When I started in this business 31 years ago, there was a major annual technology trade show called the National Computer Conference (NCC). It dwarfed everything that tried to be like it, including an upstart computer reseller show called the Computer Dealer’s Exhibition, better known as Comdex. Comdex, of course, became the central IT industry trade show when, in the late 1980s, NCC faded from the scene due to internal bickering among show management and tech vendors.
In 2004, Comdex, too, went to the trade show boneyard (it was relaunched as a virtual event in 2010). Nothing has replaced it. The United States needs a national technology exposition, open to the public, unlike most trade shows that are restricted to those in the industry.
Why shouldn’t we have one? Germany hosts the annual CeBit technology fair, and Spain has the Mobile World Congress, the globe’s pre-eminent mobility gig. All we have is the Consumer Electronics Show, vendor-sponsored trade shows and thousands of small confabs across the country. Our nation needs a more cohesive voice.
The National Science Foundation recently released a report on the sorry state of innovation in this country. The bottom line: 86 percent of U.S. companies surveyed claimed they hadn’t introduced an innovative product, service or process between 2006 and 2008.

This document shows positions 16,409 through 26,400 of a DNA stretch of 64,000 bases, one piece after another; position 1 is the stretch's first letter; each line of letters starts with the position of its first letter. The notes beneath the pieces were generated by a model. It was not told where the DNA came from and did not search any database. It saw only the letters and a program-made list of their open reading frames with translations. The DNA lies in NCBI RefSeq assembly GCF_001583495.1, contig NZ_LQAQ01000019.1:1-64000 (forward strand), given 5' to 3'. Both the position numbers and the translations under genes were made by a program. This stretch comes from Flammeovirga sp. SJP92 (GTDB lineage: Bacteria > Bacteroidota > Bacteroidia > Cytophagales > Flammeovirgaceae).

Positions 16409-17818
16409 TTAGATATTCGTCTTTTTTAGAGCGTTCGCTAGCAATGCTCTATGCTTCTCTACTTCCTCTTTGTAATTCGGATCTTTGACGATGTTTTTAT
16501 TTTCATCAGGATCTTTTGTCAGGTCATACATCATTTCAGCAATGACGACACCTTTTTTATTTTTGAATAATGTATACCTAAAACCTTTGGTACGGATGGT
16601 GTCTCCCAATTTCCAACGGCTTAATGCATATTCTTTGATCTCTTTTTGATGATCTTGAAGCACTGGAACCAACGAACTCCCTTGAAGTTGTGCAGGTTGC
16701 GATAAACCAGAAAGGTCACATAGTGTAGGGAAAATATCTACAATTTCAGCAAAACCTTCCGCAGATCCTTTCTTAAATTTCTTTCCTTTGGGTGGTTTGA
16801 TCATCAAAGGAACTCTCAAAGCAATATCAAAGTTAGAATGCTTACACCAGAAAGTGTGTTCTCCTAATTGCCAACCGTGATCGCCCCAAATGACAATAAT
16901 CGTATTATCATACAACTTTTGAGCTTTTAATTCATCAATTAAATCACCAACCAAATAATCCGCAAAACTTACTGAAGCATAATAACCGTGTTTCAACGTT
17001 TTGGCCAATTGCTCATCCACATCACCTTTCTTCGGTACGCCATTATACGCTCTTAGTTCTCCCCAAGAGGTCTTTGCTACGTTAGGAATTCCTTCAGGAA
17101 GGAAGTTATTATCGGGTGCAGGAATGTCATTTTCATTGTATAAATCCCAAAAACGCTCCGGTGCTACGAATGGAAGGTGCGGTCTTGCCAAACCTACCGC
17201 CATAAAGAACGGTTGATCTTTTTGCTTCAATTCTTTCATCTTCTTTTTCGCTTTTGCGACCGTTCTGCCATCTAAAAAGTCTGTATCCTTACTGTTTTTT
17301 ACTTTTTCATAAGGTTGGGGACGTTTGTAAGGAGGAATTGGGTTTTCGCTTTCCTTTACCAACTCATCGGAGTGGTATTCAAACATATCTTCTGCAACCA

There’s lots of talk in Washington and elsewhere about the importance of technology-fueled innovation in America. It’s time to take action. The United States should launch a national technology conference, open to everyone, where we’ll display our technology innovations proudly. We’ll show how those innovations are enriching people’s lives around the world. Sections of the conference could be focused on renewable energy, healthcare, transportation, government, entertainment, the business enterprise, education and other industries. A national event could also help to get young Americans interested in science, technology, engineering and math careers.
What’s your take? Does America need a national technology trade fair? Check out the National Science Foundation report or write me and I’ll send you a copy. Pass this column around to your colleagues and let me know what they think. Tweet your ideas to @gbeach on Twitter, and let’s get a national dialogue started.
Gary Beach is the publisher emeritus of CIO magazine. Email him at firstname.lastname@example.org.